Bateson certainly qualified as a non-aristotelian before he ever heard about Korzybski (see Naven, a self-reflexive study of the anthropological fieldwork he did in New Guinea among the Iatmul, first published in the 1930s). But at some point, sometime in the 1940s, he appears to have read some of Korzybski's work, and probably other GS literature, including it seems nigh certainly Wendell Johnson's 1946 book, People in Quandaries.

So, as far as I know, as a matter of historical record, Wendell Johnson was the first to use 'a difference that makes a difference' as a significant formulation while explaining Korzybski's premise of non-identity. This takes nothing away from Bateson's brilliance. As a theorist Bateson built upon the notion of difference, and a difference that makes a difference in original and significant ways for the human sciences, starting it seems with his AKML paper: "Form, Substance, and Difference", which I read soon after it was published and which I still recommend most highly. I would find it most instructive for some serious student or students—perhaps they are reading this now—to trace the development of the notion of difference and differences of differences from Korzybski to Wendell Johnson to Bateson in much greater detail than I've done here (without getting lost in verbalism). That would constitute a genuine contribution to korzybskian GS scholarship. Any takers? 


Ben` said...

Nice piece, Bruce. Can't take up the challenge, but hope to hear the results of someone else's research!


Lance Strate said...

Bruce, what is unique and groundbreaking about Bateson's use of the term is the connection to Claude Shannon's information theory, which Bateson was instrumental in extending and transforming into systems theory. According to Shannon, the function of information is to reduce uncertainty, so if that does not occur, we have a difference that doesn't make a difference (in that way, we can distinguish mere data from actual information).

However, I have recently been informed that the originator of the idea of a "difference that makes a difference" is not Korzybski, as you suggest, but the philosopher William James, and perhaps C.S. Peirce as well, and that it is a common notion in the philosophical school of pragmatism. It certainly fits in with the pragmatic view of the world, and is a fine pedigree for this turn of phrase.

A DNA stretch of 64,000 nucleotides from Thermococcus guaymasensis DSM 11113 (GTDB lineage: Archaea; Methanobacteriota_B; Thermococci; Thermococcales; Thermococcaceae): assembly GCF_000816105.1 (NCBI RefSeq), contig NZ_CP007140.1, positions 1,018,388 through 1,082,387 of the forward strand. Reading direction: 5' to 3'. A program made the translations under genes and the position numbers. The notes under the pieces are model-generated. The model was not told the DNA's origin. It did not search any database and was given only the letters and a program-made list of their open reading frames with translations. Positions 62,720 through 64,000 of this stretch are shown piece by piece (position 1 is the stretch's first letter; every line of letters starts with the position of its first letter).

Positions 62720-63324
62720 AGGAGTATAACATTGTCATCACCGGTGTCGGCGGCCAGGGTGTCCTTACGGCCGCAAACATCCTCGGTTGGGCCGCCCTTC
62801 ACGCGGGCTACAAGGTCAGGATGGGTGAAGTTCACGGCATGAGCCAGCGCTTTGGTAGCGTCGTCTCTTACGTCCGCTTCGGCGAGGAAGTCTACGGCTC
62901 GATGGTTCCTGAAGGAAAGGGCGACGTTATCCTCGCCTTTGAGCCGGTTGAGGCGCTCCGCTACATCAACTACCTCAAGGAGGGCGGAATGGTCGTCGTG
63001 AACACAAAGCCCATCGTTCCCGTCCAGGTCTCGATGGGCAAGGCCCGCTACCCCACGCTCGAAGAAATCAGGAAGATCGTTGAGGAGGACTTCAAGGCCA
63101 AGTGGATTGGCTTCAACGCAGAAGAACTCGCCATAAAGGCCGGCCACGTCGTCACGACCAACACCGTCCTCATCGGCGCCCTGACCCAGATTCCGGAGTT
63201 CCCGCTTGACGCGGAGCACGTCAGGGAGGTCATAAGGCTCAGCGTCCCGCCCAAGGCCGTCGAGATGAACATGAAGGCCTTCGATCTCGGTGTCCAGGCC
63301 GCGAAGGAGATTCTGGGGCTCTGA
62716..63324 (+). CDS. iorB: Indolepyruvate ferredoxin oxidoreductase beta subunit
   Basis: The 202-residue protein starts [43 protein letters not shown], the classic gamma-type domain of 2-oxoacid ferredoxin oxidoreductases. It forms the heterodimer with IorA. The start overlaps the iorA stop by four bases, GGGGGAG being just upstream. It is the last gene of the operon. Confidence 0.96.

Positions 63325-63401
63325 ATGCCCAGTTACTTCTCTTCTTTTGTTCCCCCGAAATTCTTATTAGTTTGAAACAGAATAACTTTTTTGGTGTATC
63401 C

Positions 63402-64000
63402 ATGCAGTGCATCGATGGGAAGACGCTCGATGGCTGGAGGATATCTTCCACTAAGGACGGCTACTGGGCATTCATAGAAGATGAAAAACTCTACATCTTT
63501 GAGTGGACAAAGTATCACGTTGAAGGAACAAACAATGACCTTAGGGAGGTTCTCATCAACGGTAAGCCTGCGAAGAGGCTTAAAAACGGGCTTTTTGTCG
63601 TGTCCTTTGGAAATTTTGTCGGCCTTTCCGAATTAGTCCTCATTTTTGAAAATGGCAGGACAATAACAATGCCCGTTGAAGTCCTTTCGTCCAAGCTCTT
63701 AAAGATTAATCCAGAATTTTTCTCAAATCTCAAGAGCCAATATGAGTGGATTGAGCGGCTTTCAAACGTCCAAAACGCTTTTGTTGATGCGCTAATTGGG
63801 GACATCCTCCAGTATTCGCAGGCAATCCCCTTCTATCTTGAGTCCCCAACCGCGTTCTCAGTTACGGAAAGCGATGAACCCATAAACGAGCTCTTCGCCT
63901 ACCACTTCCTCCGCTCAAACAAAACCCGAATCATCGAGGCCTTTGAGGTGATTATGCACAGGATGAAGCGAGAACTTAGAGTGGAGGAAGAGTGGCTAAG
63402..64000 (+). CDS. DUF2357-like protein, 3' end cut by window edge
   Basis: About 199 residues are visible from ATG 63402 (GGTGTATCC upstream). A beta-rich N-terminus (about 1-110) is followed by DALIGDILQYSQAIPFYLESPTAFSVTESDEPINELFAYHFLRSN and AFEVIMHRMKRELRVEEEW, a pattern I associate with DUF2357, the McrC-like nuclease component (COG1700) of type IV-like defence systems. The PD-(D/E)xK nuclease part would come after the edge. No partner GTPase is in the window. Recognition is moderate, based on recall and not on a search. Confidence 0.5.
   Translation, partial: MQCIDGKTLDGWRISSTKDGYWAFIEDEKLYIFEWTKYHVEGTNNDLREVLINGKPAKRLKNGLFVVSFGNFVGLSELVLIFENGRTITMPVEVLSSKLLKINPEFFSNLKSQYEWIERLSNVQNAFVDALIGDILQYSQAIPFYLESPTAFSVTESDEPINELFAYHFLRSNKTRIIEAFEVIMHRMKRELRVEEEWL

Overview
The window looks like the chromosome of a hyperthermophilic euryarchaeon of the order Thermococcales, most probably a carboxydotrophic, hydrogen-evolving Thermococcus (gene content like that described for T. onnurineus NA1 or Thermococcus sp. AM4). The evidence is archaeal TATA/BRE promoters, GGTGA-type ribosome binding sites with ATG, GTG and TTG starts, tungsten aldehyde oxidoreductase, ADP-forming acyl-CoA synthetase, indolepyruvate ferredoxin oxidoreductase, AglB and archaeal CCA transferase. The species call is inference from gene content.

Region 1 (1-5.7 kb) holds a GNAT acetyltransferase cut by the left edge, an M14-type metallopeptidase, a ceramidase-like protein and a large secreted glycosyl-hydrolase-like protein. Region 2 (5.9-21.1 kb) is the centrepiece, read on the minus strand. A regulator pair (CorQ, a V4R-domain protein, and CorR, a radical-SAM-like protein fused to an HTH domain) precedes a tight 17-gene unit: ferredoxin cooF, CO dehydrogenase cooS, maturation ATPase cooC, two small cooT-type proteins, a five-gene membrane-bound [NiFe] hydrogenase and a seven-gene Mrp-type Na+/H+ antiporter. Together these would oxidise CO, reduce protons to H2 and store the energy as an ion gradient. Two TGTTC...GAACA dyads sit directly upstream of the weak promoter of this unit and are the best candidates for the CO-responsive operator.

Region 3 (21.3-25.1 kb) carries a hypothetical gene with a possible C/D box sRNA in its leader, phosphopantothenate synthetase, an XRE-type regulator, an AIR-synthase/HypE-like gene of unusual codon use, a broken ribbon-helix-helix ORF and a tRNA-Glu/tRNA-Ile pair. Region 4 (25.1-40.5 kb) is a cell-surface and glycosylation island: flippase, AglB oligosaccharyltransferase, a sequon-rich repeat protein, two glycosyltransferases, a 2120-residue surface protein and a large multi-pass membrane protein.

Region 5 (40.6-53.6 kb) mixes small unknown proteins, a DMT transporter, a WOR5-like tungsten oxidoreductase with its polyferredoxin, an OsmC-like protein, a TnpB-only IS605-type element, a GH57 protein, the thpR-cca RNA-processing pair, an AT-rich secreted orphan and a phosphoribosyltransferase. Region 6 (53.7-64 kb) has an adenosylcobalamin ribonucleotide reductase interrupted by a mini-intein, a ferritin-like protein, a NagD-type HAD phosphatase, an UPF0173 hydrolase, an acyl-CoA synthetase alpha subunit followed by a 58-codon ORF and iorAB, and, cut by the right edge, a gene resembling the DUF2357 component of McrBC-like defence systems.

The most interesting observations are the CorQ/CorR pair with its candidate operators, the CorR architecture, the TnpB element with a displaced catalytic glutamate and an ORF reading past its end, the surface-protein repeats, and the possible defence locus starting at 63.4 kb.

Bruce Kodish said...

Thanks, Ben and Lance. Lance, your comment jibes with my understanding of Bateson's theoretical innovation.

Can you point me to James' or Peirce's reference to 'differences that make a difference'. I'd like to trace this back.

Bruce Kodish said...

I found the William James reference that Lance was probably referring to, a report by James on his nitrous oxide experiences "Subjective Effects of Nitrous Oxide"

James wrote: "The most coherent and articulate sentence which came was this: There are no differences but differences of degree between different degrees of difference and no difference."

His insight, as such, seems to me, rather unworkable.

So this certainly shows that Korzybski not the first person to use what he called multiordinal terms. Indeed they are probably as old or almost as old as human language. But Korzybski was the first, as far as I know, to label such terms multiordinal and to explain them in terms of a comprehensive psycho-logical framework, one that is still not widely understood or used today.

Ross said...

The premise of non-identity has application in psychotherapy. One of psychiatrist Peter Breggin's guidelines for empathic therapists is that "We do not reduce others to diagnostic categories or labels.[...] Instead, we encourage people to understand and to embrace the depth, richness and complexity of their unique emotional and intellectual lives." The empathic therapist has a deep appreciation of individual human differences.(The "Guidelines for Empathic Therapy" and information on Dr. Breggin's Center for the Study of Empathic Therapy, Education & Living can be found at

Bruce Kodish said...

Thanks, Ross. I'll check out Dr. Breggin's work.

Unknown said...

Hi Bruce,

This is a very interesting piece, particularly as I'm just six weeks from finishing my MA thesis in "Human Science" on the specifics of this area of Bateson's thought.

The thesis title is: "Demystifying the 'Double Bind': Gregory Bateson and the Outlines of a Cybernetic Epistemology (New Science of Living Organisms)". One of my major chapters, which I'm finishing at the moment, has the following sections:

The Processes of Perception
-The Fallacy of Unmediated Perception: Conscious Products and Unconscious Processes
-Biological Adaptation: Binocular Vision and 'Double Description'
-The Notion of Difference
-----Difference cannot be Localized
-----Difference is not Quantifiable
-----Difference cannot be placed in "Objective" Time
-----Difference is Abstract and Immanent
-----Potential Differences and Ideas
----------The Conversion of Static Differences into 'Events in Time'
-----Effective Differences, Information, and the 'Difference which makes a Difference'
----------From "External" to "Internal": Proportional Ratios of Difference
-----------------Metabolic Energy: The Bridge between Pleroma and Creatura

It seems that Bateson built upon the Weber-Fechner law of ratio differences, and also Norbert Wiener's finding that the tension of a muscle is proportional to the logarithm of the frequency of neural impulses travelling to the muscle. From the above, it appears that William James may have been attempting to also elaborate on the Weber-Fechner law of the 1830s. However, it seems that Bateson made a lot more sense out of least that is what I'm finding.

With best wishes,
Janan Yousif